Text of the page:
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Sunday, 9 December 2012

Multi-post day is very cold outside!

Multi-post day, at least ten and here are some cuties for your attention.

Is she going to post more today?

Stocking stuffer for men this Christmas?

Dismas, one of my readers, sent me this link for a lapel pin. Maybe this will give some men a sense of belonging to the tribe of courageous ones. Nice pin. You can order it here:

A new voting bloc-no religious affiliation

News of the day which may not be news to some is that Obama won the vote from those who do not have religious affiliation. Here are two small sections from the article from NPR. Are we surprised?

Their overwhelming support of Obama proved crucial in a number of swing states where the president lost both the Catholic and Protestant vote by single and low-double digits, but won the "nones" by capturing 70-plus percent of their votes..........

 Pew has tracked their growth, and found that in 2010 about a quarter of those in the "millennial generation" defined themselves as religiously unaffiliated. That's up from the 20 percent of Gen X-ers who said they had no religious affiliation, and 13 percent of baby boomers who said the same.

The Pope Looks at the Two Figures of Advent: Mary and John the Baptist

In today's Angelus message, the Pope brings together the Old and the New Testaments, the prophetic word and the priestly line, the historical and the spiritual. I love St. John the Baptist as he is the greatest of men, as Christ said, and points us always to Christ. 

Here is part of today's message, again, found on the easier to us Vatican website. And, Caravaggio painted a young John. Very interesting. And, St. Augustine is quoted here again, but this time by the Pope, who is an Augustinian scholar.

Thanks, Wiki

In the season of Advent, the liturgy emphasizes, in particular, two figures who prepare the coming of the Messiah, the Virgin Mary and John the Baptist. Today St. Luke presents it, and does so with different characteristics from the other Evangelists. "All four Gospels put at the beginning of Jesus' ministry, the figure of John the Baptist and present it as its precursor. St. Luke has moved back the connection between the two figures and their respective missions ... Already in the conception and birth, Jesus and John are brought into relation with each other "( The childhood of Jesus , 23). This setting helps to understand that John, as the son of Zechariah and Elizabeth, both of priestly families, not only is the last of the prophets, but also represents the whole priesthood of the Old Covenant and therefore prepares men to the worship of the spiritual New Covenant inaugurated by Jesus (cf. ibid. 27-28). Luke also dispels any mythic reading that is often made ​​of the Gospels and places historically the life of John the Baptist, writing: "In the fifteenth year of Tiberius Caesar, when Pontius Pilate was governor ... during the high priesthood of Annas and Caiaphas" ( Lk 3:1-2).Within this historical framework lies the true great event, the birth of Christ, that his contemporaries will not even notice. By God the great men of history form the backdrop to small!
John the Baptist is defined as the "voice of one crying in the wilderness: Prepare the way of the Lord, make straight his paths" ( Lk 3:4). The voice proclaims the word, but in this case the Word of God above, as it is itself down to John the son of Zacharias in the wilderness (cf. Lk 3:2). He then plays a great role, but always in relation to Christ. St. Augustine says: "John is heading. Instead of the Lord says: "In the beginning was the Word" ( Jn 1:1). John is the voice that goes, Christ is the eternal Word who was in the beginning. If the item you take away the word, what is left? A faint sound. The voice without the word strikes but the hearing, but does not build up the heart "(Sermon 293, 3: PL 38, 1328). Our aim is to give today listening to that voice to give space and welcome to the heart of Jesus, the Word that saves us. In this time of Advent, prepare to see, with the eyes of faith, the humble stable in Bethlehem, God's salvation (cf. Lk 3:6). In the consumer society, in which they seek joy in things, the Baptist teaches us to live in an essential way, so Christmas is experienced not only as a party outside, but as the feast of the Son of God who came to bring peace to the people, life and true joy.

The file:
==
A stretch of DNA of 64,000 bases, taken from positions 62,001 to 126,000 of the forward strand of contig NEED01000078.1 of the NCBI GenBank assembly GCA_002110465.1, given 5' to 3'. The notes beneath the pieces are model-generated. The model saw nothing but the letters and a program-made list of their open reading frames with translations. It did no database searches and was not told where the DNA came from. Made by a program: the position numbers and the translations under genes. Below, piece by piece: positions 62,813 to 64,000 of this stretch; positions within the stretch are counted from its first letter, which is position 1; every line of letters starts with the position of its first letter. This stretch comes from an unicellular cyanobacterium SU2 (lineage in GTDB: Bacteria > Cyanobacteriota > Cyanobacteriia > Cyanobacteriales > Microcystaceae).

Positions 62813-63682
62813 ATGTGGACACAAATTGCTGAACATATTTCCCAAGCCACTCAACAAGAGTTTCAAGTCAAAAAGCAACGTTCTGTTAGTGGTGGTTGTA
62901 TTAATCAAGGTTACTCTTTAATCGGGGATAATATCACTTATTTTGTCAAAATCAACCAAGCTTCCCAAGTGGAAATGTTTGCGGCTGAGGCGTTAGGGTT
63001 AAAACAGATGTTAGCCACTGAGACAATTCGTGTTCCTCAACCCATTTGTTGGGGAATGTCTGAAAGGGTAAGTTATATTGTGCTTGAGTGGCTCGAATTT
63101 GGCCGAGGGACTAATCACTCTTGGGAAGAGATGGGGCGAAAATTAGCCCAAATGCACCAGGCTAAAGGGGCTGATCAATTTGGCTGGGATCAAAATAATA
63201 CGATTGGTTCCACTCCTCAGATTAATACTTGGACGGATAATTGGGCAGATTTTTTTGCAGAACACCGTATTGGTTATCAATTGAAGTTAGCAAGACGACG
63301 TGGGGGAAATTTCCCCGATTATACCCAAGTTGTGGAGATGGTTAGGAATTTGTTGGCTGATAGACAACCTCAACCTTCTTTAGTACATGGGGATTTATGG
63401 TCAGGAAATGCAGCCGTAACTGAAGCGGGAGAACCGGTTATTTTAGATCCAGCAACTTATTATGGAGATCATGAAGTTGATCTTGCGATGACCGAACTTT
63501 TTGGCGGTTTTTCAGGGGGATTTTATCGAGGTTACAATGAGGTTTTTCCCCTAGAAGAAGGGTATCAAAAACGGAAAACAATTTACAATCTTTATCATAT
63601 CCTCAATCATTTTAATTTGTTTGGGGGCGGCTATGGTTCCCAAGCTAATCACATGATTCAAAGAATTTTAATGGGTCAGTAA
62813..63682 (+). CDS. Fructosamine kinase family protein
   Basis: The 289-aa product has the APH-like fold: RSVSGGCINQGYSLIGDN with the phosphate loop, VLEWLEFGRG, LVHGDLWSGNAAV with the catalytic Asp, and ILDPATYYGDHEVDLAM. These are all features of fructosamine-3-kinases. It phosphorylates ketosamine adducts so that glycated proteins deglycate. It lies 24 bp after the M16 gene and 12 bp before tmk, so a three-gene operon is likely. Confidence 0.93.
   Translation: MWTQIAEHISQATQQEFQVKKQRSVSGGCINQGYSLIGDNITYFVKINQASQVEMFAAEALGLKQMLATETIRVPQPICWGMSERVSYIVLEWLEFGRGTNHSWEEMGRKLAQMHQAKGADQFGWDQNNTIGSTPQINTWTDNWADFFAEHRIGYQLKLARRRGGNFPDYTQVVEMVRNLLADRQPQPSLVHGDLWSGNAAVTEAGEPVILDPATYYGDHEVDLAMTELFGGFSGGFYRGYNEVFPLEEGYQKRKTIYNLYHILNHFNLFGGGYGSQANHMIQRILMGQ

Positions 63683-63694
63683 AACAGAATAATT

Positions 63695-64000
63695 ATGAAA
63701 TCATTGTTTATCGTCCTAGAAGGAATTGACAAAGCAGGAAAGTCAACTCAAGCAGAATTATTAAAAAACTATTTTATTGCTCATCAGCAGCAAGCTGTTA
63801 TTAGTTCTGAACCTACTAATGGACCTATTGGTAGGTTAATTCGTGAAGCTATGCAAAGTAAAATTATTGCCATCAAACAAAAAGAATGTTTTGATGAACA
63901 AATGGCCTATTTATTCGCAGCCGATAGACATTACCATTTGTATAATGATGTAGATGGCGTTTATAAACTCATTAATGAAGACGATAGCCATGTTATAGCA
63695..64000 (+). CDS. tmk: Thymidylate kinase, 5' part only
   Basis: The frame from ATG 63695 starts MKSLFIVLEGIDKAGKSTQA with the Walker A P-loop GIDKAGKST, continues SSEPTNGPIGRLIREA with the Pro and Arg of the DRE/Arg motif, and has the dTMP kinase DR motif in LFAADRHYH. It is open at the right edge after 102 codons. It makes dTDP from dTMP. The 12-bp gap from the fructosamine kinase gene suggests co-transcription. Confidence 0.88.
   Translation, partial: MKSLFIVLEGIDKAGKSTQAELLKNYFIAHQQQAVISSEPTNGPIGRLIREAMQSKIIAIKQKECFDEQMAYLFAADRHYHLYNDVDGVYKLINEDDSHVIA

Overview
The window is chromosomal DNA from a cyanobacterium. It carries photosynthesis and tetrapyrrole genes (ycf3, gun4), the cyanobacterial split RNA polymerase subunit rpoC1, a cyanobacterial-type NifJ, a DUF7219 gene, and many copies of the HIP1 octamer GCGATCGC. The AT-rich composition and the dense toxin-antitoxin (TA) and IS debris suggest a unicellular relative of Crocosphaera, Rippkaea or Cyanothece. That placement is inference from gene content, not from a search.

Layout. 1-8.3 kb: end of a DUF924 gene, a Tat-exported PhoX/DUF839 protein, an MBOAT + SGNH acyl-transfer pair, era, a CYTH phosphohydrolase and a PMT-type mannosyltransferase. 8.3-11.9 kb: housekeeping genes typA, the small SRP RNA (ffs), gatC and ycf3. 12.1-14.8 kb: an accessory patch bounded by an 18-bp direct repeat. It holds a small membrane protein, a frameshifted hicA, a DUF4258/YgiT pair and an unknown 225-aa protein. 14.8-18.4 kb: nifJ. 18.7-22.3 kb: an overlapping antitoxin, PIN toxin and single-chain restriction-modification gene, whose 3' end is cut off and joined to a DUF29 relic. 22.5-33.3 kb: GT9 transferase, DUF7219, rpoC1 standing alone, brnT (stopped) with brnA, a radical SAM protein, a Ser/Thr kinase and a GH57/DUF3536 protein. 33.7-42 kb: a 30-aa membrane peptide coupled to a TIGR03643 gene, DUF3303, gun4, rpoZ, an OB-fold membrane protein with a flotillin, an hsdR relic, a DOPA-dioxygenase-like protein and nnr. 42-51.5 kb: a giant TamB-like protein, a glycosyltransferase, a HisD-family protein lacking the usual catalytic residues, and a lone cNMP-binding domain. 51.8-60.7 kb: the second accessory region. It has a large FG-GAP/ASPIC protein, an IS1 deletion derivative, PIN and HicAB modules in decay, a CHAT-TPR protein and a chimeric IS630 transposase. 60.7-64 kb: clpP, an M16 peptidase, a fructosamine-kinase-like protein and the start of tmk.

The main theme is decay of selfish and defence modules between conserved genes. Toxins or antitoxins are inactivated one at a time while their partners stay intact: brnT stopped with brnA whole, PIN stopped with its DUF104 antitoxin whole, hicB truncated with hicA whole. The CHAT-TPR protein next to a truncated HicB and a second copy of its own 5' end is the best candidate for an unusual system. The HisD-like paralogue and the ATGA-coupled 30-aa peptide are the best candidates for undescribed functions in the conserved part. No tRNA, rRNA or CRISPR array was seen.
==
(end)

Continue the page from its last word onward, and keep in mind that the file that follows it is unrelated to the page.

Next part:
Happy Chanukah, Augustine, Cologne and West Point

Happy Chanukah to my Jewish friends. We Catholics love the Maccabees as symbols of the Church Militant.  They are saints and martyrs, honoured in the calendar. 

In the Church of St. Andreas in Cologne, there are stained glass windows of these men. Sadly, most of the photos cannot be reproduced here, so look these up.

Take time to read of the deeds of the Maccabees. 

Perhaps someone can tell me if the statue of Judah Maccabees is still at West Point. We have, in the States, moved so far away from our Judeo-Christian roots.

Here is a commentary and a quotation from St. Augustine on the Feast of the Maccabees, August 

1st Sermon 300. (Other Fathers of the Church commented on the Maccabean martyrs as well).

Let no one think that before there was a Christian people, there was no people of God. There was not at that time of the Old Dispensation, the usage of the Christian name. Nevertheless, the Christian people existed at that time (christianus etiam ille tunc populus fuit)...These Christian peoples were born of Abraham. When you admire the Maccabbean martyrs, do not think that they were not Christian martyrs (ne...illos martyres..putetis non fuisse christianos) They were Christians (christiani fuerunt), but the name of "Christian"was divulged only later, while the deeds proper to Christians anteceded the name.